Stop blame game in illegal factory issue, Penang told
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GEORGE TOWN, Aug 16 — The Pakatan Harapan (PH) Penang government must stop the blame game over the Sungai Lembu illegal factory issue, state Barisan Nasional (BN) leaders said today.
Penang BN chairman Teng Chang Yeow accused the state led by Chief Minister Lim Guan Eng of shirking its responsibility by faulting the previous administration.
Teng pointed out that the authority now lies with the current PH administration and not the BN, which has no power to decide anything in the state.
“Are they scared to shoulder responsibility by asking BN to bear the responsibility, if action is taken now?” he asked in a statement.
“Whether the DAP state government wants to demolish or keep those illegal factories or structures built before or after 2008 is purely the authority and power of the DAP state government,” he added.
He said it has been nine years since the BN lost control over the state.
“The DAP state government claimed that they took the decision not to demolish any illegal structure, building or factory that existed pre-2008, when they took over power in 2008 while looking for a workable solution.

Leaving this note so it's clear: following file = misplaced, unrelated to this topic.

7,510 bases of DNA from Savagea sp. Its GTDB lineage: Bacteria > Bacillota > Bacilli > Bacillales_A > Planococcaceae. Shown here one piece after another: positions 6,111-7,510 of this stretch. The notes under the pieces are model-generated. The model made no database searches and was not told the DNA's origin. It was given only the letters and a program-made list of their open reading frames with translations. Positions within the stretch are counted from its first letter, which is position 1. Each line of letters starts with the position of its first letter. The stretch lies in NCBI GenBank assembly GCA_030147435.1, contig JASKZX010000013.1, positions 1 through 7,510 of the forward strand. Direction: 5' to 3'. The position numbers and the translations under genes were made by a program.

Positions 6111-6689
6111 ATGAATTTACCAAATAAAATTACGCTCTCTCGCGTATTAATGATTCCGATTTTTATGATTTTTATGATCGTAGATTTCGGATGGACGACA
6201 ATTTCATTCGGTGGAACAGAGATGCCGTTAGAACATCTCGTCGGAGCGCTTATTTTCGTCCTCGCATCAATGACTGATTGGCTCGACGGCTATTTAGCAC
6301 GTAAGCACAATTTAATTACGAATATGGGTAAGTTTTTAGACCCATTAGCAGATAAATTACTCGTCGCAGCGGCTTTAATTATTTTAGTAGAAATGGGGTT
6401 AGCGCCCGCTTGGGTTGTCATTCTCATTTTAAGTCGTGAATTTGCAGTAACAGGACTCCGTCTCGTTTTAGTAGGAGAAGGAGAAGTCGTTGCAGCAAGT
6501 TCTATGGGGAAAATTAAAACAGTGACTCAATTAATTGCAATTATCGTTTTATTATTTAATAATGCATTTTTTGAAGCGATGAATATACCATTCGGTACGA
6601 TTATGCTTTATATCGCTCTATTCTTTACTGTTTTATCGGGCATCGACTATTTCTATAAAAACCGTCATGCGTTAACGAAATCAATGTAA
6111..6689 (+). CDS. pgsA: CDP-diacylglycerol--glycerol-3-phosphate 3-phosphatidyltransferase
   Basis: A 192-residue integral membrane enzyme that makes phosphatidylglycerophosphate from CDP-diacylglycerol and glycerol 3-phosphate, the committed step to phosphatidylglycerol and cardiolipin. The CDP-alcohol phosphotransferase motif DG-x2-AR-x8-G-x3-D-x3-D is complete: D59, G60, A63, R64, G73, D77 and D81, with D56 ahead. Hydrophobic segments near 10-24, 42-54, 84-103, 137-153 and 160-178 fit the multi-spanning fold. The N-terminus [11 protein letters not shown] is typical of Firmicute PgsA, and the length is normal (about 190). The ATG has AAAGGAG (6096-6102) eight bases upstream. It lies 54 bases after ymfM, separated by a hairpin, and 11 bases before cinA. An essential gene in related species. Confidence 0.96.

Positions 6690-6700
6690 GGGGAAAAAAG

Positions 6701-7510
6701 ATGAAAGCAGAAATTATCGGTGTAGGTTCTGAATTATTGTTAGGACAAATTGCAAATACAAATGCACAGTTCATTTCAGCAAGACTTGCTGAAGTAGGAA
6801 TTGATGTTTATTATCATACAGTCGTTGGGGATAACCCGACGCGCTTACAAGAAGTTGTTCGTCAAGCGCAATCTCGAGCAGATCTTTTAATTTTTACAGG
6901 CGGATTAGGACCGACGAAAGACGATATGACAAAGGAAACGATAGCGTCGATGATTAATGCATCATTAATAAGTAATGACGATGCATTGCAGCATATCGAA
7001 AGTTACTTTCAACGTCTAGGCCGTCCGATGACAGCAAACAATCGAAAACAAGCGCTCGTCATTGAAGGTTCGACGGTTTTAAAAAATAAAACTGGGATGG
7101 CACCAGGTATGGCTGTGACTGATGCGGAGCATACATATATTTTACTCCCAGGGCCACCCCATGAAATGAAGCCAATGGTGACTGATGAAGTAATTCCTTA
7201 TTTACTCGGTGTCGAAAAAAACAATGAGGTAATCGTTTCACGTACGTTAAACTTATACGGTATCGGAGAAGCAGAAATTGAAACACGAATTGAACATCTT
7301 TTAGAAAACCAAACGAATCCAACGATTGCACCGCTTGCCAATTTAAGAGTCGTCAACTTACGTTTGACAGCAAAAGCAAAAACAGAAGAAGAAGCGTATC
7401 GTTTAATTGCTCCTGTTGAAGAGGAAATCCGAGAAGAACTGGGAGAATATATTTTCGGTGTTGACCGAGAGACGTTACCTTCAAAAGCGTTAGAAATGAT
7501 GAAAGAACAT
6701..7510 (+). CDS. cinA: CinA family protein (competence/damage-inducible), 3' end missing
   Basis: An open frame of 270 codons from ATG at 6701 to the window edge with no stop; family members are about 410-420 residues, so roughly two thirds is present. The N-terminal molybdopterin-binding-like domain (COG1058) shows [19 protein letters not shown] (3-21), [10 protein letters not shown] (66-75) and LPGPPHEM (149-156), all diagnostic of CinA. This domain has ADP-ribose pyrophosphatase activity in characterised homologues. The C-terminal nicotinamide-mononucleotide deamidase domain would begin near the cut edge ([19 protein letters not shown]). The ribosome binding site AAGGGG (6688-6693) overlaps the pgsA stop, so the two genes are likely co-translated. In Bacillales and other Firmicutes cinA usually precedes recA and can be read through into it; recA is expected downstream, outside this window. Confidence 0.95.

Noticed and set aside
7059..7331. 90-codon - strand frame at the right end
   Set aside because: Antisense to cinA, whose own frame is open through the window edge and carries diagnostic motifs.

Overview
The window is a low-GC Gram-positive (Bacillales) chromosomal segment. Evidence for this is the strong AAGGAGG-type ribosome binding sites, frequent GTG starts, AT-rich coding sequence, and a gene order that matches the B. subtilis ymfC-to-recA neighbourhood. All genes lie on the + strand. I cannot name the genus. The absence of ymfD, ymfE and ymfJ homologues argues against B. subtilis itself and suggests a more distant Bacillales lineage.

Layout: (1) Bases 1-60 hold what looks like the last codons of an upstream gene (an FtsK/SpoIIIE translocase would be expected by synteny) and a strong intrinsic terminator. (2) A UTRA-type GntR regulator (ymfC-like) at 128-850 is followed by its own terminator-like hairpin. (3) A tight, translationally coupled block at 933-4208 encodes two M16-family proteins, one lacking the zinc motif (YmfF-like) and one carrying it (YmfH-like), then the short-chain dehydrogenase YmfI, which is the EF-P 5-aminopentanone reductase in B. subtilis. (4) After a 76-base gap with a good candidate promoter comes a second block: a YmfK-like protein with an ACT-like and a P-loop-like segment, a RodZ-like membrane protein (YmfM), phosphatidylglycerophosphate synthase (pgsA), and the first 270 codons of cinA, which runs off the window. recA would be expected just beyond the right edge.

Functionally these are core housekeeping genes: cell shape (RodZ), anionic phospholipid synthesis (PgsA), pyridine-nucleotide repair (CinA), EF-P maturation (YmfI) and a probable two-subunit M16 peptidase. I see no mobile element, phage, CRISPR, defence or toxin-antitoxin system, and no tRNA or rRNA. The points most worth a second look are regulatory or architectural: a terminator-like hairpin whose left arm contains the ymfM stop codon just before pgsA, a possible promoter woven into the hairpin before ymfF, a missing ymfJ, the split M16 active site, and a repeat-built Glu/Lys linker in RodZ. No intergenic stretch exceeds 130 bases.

“Nine years have passed, but they are still working on a workable solution and this called into question the competency of the DAP State Government within their own CAT principles,” Teng said.
Gerakan’s state land and anti-corruption committee spokesman H’ng Khoon Leng also demanded the PH state administration take responsibility for the illegal factory.
He said it was “totally preposterous and irresponsible” of the current administration to push the blame onto its predecessor.
He scorned the PH government’s explanation that it could not do anything because the factory was established before it came to power, and claimed that 11 out of 500 residents in Sungai Lembu have been confirmed to be suffering from cancer.
“Seven young adults had passed away due to cancer and the cancer incidence rate in Sungei Lembu is 2,342 per cent above our national average,” he claimed.
He also claimed that the factory was barely visible by aerial view in a satellite aerial time-marked photograph on August 31, 2008.
“The illegal factory appeared clearly in subsequent satellite aerial photographs from 2009. These photographs indicated that the illegal factory was now able to operate openly,” he said, referring to aerial photographs of the factory.
H’ng said the factory was incorporated in 2007.
He said the then Village Security and Development Committee had submitted complaints to the previous state government and the Department of Environment to complain about the illegal factory and pollution back in May 2007.
He said an investigation work was started and the small factory did some remedial works to reduce its impact.